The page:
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e-book version of Cruise biography could lead to legal action in Australia
- — 16 January, 2008 14:52
The publishers and author of the book Tom Cruise: An Unauthorised Biography could be sued under Australian defamation laws if anyone in Australia read it online in the form of an e-book.
The book went on sale in the US this week, accompanied by a media tempest over alleged defamatory remarks made by the book's author, Andrew Morton, against Cruise, his family and the Church of Scientology.
Two of Australia's largest book stores, Dymocks and Angus & Robertson, will not sell the book in Australia because of the legal risks it carries with it.
Peter Bartlett, a partner at law firm Minter Ellison, wrote for the news Web site Crikey.com.au that if anyone even read it online in the form of an e-book it would, for defamation purposes, be technically considered to have been published in Australia, and the US publishers and author could be sued here.
He told Crikey it was an example of the significant differences in US libel law compared to Australia, where the onus is on the publisher to prove that the material published is true or that another defence is available to it.
"The High Court of Australia decided in the Gutnick case that if you access and read something online in, say Victoria, then that material has been published in Victoria for defamation purposes. Thus the plaintiff could sue in Victoria and the Victorian Court would have jurisdiction to hear the case," Bartlett told Computerworld.
"For each publication there is a $250,000 cap on damages. The courts have not as yet been asked to decide whether there are separate publications each time someone accesses and reads the material. There is also scope for aggravated damages in certain circumstances."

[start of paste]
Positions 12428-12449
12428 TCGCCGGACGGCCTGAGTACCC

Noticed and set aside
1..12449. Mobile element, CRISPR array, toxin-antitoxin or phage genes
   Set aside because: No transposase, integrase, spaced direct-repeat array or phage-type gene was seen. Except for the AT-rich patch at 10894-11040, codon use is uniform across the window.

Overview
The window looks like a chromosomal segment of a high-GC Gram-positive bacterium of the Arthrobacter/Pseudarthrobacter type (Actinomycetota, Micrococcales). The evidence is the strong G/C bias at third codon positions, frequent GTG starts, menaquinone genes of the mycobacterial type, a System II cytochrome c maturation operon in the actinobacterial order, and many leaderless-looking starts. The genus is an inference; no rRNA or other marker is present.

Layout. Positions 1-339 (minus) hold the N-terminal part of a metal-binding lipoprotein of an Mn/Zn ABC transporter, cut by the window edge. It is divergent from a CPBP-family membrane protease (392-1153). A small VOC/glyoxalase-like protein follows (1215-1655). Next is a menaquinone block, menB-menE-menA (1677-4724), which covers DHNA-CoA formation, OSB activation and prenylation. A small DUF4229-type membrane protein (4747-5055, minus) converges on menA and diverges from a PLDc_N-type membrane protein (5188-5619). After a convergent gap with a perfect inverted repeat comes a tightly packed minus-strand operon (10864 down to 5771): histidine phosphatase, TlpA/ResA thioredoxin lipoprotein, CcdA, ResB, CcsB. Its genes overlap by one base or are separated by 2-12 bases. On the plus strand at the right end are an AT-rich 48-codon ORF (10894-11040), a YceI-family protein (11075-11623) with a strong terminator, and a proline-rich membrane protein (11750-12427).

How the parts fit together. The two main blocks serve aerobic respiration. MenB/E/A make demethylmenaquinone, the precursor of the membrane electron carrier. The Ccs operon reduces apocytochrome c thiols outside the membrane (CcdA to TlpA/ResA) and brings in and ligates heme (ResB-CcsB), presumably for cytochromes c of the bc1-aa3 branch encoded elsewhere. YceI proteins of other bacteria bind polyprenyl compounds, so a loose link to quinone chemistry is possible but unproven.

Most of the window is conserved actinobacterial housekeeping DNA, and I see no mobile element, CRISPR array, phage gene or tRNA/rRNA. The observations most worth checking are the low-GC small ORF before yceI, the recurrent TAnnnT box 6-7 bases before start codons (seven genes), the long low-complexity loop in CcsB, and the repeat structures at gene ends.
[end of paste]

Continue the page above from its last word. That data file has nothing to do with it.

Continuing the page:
He said that Australians could buy the book on Web sites like Amazon, but the fact that the publisher and author could then be sued if the book is read in Australia usually results in publishers asking Amazon not to sell the book to Australian customers.
"There is some protection for ISPs in Australia, but if they are on notice that the material is defamatory, that protection is unlikely to assist them. The same goes for book stores. If they are put on notice that a book contains defamatory material and they continue to sell that book, they are exposed to action," he said.
Bartlett explained that it was not uncommon for books distributed in the US to be withheld from distribution in Australia due to the added risk of legal exposure here.
"Australia does not have a system in place that protects freedom of speech to the same degree as that existing in the US. In Australia we have put more emphasis on the protection of reputation. Some say we have gone to far. Some say the US has gone too far in protecting free speech."
Among other things, the book alleges that Cruise is the unofficial second in command of the Church of Scientology, and that it played a key role in the breakup of Cruise's marriage to Nicole Kidman and threatened to blackmail her if she spoke out against the notorious religion.